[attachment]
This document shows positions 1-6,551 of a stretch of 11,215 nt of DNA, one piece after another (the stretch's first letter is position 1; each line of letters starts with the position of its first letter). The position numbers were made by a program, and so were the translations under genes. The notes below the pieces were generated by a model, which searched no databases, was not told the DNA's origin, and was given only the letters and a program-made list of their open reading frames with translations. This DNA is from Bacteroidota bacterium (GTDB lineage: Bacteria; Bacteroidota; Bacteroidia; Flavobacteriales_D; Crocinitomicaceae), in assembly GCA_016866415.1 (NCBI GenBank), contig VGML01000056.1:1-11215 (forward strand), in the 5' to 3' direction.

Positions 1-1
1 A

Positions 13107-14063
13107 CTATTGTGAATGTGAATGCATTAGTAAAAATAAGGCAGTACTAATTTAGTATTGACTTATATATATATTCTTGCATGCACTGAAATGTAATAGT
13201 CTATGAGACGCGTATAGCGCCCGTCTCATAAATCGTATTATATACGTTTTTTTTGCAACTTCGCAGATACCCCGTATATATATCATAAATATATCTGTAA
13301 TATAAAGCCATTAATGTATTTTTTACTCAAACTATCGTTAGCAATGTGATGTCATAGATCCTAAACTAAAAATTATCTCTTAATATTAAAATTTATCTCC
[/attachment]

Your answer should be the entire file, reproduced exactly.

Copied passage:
This document shows positions 1-6,551 of a stretch of 11,215 nt of DNA, one piece after another (the stretch's first letter is position 1; each line of letters starts with the position of its first letter). The position numbers were made by a program, and so were the translations under genes. The notes below the pieces were generated by a model, which searched no databases, was not told the DNA's origin, and was given only the letters and a program-made list of their open reading frames with translations. This DNA is from Bacteroidota bacterium (GTDB lineage: Bacteria; Bacteroidota; Bacteroidia; Flavobacteriales_D; Crocinitomicaceae), in assembly GCA_016866415.1 (NCBI GenBank), contig VGML01000056.1:1-11215 (forward strand), in the 5' to 3' direction.

Positions 1-1
1 A

Positions 13107-14063
13107 CTATTGTGAATGTGAATGCATTAGTAAAAATAAGGCAGTACTAATTTAGTATTGACTTATATATATATTCTTGCATGCACTGAAATGTAATAGT
13201 CTATGAGACGCGTATAGCGCCCGTCTCATAAATCGTATTATATACGTTTTTTTTGCAACTTCGCAGATACCCCGTATATATATCATAAATATATCTGTAA
13301 TATAAAGCCATTAATGTATTTTTTACTCAAACTATCGTTAGCAATGTGATGTCATAGATCCTAAACTAAAAATTATCTCTTAATATTAAAATTTATCTCC